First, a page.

Any meaningful conversation about Tudor Style begins with a certain amount of era definition. This period in history is associated with the House of Tudor, which is generally accepted as the 16th Century in England. The more than iconic Henry VIII is the unchallenged towering figure of the period as seen below. In current culture, Wolf Hall , the recent BBC opus, is a dramatic rendition of the era. The purpose of this post, however, is to focus on the architectural style. In reality this style might best be labeled as Tudor Revival, since it enjoyed a significant high point in 19th Century America. The storybook quality of Tudor Style and/or Tudor Revival, paired with recognizable architectural elements, explains the timeless popularity.
One of the coolest commentators on the current design scene is Ms. Ronique Gibson, who writes for freshhome.com and other sites. In order to simplify this discussion, let’s focus on just a few elements of Tudor style with Ms. Gibson leading the way.
A favorite of mine is the half-timbered facade that Ms. Gibson tells us “refers to the timber structure staying exposed to the exterior and being filled, creating a ‘false’ idea of what the structure is really made from.” This visually arresting item is perhaps most closely and immediately associated with all things Tudor Style. Not far behind for immediate recognition are the steep gabled roofs; again from Ronique: “These rooflines create a cottage or gingerbread home aesthetic that is loved by many.” The Bakken Museum above displays both of these components.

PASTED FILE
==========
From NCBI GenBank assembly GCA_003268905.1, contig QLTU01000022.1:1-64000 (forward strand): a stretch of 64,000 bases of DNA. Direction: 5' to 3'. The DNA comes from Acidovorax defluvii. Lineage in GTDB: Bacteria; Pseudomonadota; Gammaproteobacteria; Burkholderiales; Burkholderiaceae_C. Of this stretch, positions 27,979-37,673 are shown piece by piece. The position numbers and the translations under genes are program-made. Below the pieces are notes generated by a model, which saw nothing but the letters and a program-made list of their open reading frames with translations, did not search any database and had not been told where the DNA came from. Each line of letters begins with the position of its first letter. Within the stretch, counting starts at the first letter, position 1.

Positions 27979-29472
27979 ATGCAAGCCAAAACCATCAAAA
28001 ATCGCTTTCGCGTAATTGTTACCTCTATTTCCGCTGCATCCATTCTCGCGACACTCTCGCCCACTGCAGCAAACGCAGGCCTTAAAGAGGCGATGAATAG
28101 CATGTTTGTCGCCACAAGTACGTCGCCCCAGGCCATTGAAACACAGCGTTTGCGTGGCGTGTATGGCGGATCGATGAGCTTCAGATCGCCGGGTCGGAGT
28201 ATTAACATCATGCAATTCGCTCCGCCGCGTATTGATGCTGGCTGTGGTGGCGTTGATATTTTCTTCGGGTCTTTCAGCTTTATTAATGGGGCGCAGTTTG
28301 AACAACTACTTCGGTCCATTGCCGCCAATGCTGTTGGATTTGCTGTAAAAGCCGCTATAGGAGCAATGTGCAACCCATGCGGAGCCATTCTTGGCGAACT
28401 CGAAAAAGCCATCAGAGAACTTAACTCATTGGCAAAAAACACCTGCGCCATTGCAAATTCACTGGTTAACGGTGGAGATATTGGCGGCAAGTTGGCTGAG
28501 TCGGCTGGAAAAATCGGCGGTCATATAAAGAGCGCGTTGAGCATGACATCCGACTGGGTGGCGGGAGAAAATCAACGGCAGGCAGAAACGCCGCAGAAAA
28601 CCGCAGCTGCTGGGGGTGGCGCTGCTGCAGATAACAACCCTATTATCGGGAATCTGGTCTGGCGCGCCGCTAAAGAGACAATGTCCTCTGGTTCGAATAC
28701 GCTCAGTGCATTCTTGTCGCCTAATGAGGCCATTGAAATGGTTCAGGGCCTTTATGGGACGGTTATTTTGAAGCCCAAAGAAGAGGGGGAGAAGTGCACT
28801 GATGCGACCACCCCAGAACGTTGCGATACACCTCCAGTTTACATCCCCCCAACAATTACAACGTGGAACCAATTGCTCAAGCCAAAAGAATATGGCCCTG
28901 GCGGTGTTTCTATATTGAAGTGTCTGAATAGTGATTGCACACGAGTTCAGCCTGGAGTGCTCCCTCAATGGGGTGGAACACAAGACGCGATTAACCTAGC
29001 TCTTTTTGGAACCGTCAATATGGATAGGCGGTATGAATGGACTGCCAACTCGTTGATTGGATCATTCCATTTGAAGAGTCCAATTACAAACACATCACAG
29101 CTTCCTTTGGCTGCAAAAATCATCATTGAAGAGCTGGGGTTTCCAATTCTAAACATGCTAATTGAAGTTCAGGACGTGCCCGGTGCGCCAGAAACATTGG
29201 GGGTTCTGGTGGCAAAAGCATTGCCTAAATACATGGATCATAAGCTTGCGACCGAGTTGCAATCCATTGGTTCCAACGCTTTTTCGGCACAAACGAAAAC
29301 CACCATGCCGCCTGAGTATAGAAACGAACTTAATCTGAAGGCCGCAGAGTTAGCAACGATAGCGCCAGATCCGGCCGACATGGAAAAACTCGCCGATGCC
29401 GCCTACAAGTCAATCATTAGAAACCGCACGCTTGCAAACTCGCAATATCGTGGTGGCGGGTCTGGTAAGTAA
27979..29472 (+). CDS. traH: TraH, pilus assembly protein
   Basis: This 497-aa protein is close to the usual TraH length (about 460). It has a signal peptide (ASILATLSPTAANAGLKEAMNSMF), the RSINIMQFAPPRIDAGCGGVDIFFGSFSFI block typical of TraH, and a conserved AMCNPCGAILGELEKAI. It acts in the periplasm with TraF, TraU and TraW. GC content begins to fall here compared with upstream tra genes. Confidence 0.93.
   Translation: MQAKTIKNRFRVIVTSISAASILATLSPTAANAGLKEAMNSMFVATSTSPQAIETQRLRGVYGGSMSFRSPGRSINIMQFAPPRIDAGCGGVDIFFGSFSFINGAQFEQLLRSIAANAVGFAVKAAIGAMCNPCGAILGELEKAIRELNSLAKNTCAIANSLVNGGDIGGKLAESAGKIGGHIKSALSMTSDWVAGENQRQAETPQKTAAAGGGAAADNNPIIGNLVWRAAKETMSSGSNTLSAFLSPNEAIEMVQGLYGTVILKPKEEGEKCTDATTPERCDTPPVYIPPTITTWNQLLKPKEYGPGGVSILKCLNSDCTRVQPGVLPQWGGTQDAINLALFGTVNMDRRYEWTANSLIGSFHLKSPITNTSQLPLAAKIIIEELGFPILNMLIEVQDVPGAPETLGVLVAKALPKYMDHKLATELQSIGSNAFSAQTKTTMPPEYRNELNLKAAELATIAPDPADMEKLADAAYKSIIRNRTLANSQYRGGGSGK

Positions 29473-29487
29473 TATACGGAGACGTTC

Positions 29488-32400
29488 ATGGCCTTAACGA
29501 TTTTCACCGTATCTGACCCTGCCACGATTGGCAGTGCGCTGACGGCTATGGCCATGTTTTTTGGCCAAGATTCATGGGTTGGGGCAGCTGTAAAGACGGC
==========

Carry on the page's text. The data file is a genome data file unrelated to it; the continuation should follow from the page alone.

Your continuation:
Bay windows, also known as Oriel windows, seem to be floating in a space outside of the line of the structure. Combined with the flattened and iconic Tudor Arch, these elements identity the work very quickly as speaking the Tudor vernacular. The Bakken above shows both and the fireplace below, from the UK, does a great job with the Arch.
It is impossible to ignore the dream-like and storybook aspects of Tudor Style. When in doubt about anything, one can always consult or refer to The Bard of Stratford, William Shakespeare. In this case, the cottage home of his wife Anne Hathaway as shown at the very top of this post. Anne’s home brings to life the ethereal style we have been discussing and also shows us the last element for today, the prominent chimneys that are generally a Tudor Style staple.
Debate will always roar over the purity of any style. The Tudor to Tudor Revival interpretations are not exempt from these robust dialogues. Thanks for reading!